Testimony before the U.S. Senate Committee on Foreign Relations

May 9, 2007

Testimony Before The U.S. Senate Committee on Foreign Relations


Adm. Joseph Prueher, USN (Ret.); Vice Adm. Richard Truly, USN (Ret.); and Gen. Charles Wald, USAF (Ret.)
Members of the Military Advisory Board to CNAC Report “National Security and the Threat of Climate Change”

Testimony of Admiral Joseph Prueher, USN (Ret.):

Thank you, Mr. Chairman, for your invitation to testify before this Committee.

My name is Joseph Prueher. I served the people of the United States for 39 years as a Navy Officer. My last position in the Navy was as Commander-in-Chief of the US Pacific Command. After retiring from the Navy, I served, under Presidents Clinton and Bush, as our Ambassador to China.

Today, I am here with two of my colleagues, General Chuck Wald and Admiral Richard Truly. We'll each touch on different parts of this issue; hopefully, the three of us together can give you a sense of the complete picture, as we see it.

Along with other retired three- and four-star Flag Officers from the Army, Navy, Air Force and Marines, we agreed to serve on a Military Advisory Board to the CNA Corporation to consider the potential impacts of climate change. Using our experience as military leaders, we were asked to assess the national security implications of climate change.

In speaking to you today, here are the points I'd like to stress:

  • There is a direct linkage between climate change and energy security. As we work to address one, we can make progress toward the other.
  • Climate change will exacerbate many of the causes of instability that exist today. Those instabilities are part of the underpinnings of extremism.
  • Climate change will become a significant national security issue. Now, let me explain how our group reached its conclusions.

Like most of the others on the Board, owing to conflicting reports, I entered our discussions with skepticism about the arguments surrounding climate science and about the factors that might drive climate change. But with all the scrutiny we could muster, all of us came to see that there are some areas of broad agreement in the scientific community.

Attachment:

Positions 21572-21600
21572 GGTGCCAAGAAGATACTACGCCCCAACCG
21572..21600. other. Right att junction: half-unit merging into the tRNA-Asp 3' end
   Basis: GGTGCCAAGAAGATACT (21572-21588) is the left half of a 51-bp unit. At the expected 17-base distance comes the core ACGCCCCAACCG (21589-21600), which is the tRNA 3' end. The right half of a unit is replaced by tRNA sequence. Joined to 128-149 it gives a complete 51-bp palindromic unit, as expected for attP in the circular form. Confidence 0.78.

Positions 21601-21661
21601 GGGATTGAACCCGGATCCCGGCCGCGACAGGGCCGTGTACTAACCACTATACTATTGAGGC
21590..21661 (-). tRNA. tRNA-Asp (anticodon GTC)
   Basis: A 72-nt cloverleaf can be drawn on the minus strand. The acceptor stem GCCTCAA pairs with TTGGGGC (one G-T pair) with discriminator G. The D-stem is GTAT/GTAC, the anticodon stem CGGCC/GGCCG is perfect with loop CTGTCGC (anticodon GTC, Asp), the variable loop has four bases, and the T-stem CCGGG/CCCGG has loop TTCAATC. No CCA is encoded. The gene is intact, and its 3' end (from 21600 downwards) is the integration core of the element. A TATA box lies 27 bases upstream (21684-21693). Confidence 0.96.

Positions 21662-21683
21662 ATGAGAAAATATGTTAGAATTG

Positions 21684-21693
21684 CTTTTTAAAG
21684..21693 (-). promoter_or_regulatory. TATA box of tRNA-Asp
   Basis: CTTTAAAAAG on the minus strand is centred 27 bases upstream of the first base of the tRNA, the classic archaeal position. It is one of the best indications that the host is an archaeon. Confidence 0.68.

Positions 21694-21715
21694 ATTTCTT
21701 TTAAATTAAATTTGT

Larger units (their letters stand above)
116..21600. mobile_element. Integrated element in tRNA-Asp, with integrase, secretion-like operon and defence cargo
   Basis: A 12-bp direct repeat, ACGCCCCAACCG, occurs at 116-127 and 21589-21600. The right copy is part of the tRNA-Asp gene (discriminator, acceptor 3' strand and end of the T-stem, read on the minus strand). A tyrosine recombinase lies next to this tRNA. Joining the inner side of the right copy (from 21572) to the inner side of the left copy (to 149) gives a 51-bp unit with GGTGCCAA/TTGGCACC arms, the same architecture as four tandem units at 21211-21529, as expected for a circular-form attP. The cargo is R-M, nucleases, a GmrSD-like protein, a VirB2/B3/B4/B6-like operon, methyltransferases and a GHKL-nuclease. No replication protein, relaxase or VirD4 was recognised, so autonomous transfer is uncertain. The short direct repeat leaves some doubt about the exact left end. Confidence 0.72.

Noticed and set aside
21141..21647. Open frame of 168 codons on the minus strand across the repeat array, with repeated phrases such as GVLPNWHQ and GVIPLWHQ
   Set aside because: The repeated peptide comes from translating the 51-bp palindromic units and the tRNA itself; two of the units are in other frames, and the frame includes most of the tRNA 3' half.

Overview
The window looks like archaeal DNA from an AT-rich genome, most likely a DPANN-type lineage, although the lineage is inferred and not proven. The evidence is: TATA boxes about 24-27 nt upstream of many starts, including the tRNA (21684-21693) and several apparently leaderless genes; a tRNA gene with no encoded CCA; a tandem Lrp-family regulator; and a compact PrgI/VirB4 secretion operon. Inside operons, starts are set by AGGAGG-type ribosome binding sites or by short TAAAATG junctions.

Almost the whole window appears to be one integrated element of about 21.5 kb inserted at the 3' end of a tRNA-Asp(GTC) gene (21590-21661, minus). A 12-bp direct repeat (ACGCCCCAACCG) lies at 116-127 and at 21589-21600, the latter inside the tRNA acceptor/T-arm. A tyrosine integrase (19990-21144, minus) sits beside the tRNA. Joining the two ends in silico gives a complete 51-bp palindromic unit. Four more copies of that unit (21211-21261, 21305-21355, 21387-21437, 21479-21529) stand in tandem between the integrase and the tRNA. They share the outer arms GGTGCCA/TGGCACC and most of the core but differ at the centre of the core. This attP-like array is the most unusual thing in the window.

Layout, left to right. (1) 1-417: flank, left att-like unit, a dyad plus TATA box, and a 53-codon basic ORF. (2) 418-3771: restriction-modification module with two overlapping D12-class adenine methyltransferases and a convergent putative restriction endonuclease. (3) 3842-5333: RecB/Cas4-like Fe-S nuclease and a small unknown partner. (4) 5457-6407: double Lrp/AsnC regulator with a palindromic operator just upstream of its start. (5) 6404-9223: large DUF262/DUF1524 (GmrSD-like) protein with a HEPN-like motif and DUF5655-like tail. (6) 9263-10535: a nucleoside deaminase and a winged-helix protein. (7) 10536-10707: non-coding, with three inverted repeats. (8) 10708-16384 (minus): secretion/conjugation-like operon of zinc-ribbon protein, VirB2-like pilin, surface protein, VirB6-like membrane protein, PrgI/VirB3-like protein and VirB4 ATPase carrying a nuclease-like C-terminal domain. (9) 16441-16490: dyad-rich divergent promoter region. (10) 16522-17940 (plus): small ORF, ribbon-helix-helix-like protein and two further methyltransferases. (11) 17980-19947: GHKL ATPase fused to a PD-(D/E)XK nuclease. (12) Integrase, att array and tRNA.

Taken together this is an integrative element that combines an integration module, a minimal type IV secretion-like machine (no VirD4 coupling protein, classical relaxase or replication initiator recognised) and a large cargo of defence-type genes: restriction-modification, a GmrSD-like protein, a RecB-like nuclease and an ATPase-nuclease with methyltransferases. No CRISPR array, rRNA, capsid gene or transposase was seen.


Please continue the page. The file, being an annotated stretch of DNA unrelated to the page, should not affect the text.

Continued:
There are several facts on which almost all scientists agree. Climate change is occurring now, with warming trends in most regions. Atmospheric carbon is higher than at any point in the last 400,000 years, and is increasing. There is a linkage between increased temperatures and increased carbon levels (along with other greenhouse gases) in the atmosphere; that relationship is complex, but it does exist.

There are other things we don't know. We don't know exactly what kinds of effects climate change may bring — we just know there is a range of possible effects. On the low end, we are likely to see rising temperatures, increased storm intensity, and shifts in precipitation and drought patterns. These are Katrina-like events. On the higher end of the spectrum, we could see more dramatic shifts in weather, the spread of infectious diseases, rapid loss of glaciers, and sea level rise.

This range of projected environmental effects will in turn affect societies. If, as projected, precipitation patterns change, an already-stressed nation's access to food and water can be limited. If, as projected, extreme weather events occur more frequently, a poorer nation's infrastructure can be decimated. If, as some project, sea levels rise, human migrations may occur, likely both within and across borders. These are issues that can, and will, affect societies and nations. These changes beget security risks.

As you know, national security involves much more than guns and military strength. The national security diagram consists of political, military, cultural and economic elements. These elements overlap, to one degree or another, and every major issue in the international arena contains all of them. We risk our security when we don't consider the full range of these issues. And climate change has an impact on each of them. This will be particularly true in the world's most volatile regions, where environmental and natural resource challenges have added greatly to the existing political, economic and cultural tensions. The instabilities that result now create fertile ground for extremism — and these instabilities are likely to be exacerbated by global climate change.